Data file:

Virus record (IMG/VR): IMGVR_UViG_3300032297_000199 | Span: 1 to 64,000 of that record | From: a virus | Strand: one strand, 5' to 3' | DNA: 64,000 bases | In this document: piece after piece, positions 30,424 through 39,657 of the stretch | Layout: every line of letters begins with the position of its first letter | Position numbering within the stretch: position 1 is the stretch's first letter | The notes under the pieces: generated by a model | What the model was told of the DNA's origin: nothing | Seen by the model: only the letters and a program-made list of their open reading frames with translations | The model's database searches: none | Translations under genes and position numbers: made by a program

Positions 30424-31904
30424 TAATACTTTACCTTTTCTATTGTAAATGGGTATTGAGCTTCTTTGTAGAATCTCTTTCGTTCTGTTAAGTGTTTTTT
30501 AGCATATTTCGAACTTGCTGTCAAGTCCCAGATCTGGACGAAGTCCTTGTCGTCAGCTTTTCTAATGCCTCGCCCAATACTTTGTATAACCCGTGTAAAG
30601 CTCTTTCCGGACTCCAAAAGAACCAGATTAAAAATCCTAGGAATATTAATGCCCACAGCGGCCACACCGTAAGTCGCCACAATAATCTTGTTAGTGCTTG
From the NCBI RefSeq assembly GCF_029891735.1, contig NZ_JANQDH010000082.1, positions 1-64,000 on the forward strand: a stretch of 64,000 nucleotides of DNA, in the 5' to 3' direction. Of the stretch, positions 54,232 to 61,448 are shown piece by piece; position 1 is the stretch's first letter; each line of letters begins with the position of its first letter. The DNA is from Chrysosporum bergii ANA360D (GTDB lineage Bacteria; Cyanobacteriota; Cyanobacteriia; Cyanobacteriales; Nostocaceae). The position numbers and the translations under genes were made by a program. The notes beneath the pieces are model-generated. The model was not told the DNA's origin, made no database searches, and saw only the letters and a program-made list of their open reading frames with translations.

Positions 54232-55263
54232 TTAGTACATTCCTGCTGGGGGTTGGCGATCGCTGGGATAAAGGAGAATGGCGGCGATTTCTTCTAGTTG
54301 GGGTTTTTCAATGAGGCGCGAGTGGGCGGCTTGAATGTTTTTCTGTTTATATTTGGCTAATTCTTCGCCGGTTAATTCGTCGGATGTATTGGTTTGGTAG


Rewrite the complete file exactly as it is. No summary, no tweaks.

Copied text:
Virus record (IMG/VR): IMGVR_UViG_3300032297_000199 | Span: 1 to 64,000 of that record | From: a virus | Strand: one strand, 5' to 3' | DNA: 64,000 bases | In this document: piece after piece, positions 30,424 through 39,657 of the stretch | Layout: every line of letters begins with the position of its first letter | Position numbering within the stretch: position 1 is the stretch's first letter | The notes under the pieces: generated by a model | What the model was told of the DNA's origin: nothing | Seen by the model: only the letters and a program-made list of their open reading frames with translations | The model's database searches: none | Translations under genes and position numbers: made by a program

Positions 30424-31904
30424 TAATACTTTACCTTTTCTATTGTAAATGGGTATTGAGCTTCTTTGTAGAATCTCTTTCGTTCTGTTAAGTGTTTTTT
30501 AGCATATTTCGAACTTGCTGTCAAGTCCCAGATCTGGACGAAGTCCTTGTCGTCAGCTTTTCTAATGCCTCGCCCAATACTTTGTATAACCCGTGTAAAG
30601 CTCTTTCCGGACTCCAAAAGAACCAGATTAAAAATCCTAGGAATATTAATGCCCACAGCGGCCACACCGTAAGTCGCCACAATAATCTTGTTAGTGCTTG
From the NCBI RefSeq assembly GCF_029891735.1, contig NZ_JANQDH010000082.1, positions 1-64,000 on the forward strand: a stretch of 64,000 nucleotides of DNA, in the 5' to 3' direction. Of the stretch, positions 54,232 to 61,448 are shown piece by piece; position 1 is the stretch's first letter; each line of letters begins with the position of its first letter. The DNA is from Chrysosporum bergii ANA360D (GTDB lineage Bacteria; Cyanobacteriota; Cyanobacteriia; Cyanobacteriales; Nostocaceae). The position numbers and the translations under genes were made by a program. The notes beneath the pieces are model-generated. The model was not told the DNA's origin, made no database searches, and saw only the letters and a program-made list of their open reading frames with translations.

Positions 54232-55263
54232 TTAGTACATTCCTGCTGGGGGTTGGCGATCGCTGGGATAAAGGAGAATGGCGGCGATTTCTTCTAGTTG
54301 GGGTTTTTCAATGAGGCGCGAGTGGGCGGCTTGAATGTTTTTCTGTTTATATTTGGCTAATTCTTCGCCGGTTAATTCGTCGGATGTATTGGTTTGGTAG